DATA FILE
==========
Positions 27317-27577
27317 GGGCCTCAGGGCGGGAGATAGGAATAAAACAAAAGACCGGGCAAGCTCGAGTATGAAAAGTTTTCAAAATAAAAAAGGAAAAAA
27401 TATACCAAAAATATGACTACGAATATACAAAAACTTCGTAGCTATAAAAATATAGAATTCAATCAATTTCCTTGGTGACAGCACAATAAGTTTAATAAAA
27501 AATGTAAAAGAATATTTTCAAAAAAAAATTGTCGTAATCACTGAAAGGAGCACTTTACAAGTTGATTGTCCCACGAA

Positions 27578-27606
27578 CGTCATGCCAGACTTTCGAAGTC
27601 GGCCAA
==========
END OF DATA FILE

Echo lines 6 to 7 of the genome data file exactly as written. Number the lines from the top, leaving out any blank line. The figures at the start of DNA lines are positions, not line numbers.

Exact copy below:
27578 CGTCATGCCAGACTTTCGAAGTC
27601 GGCCAA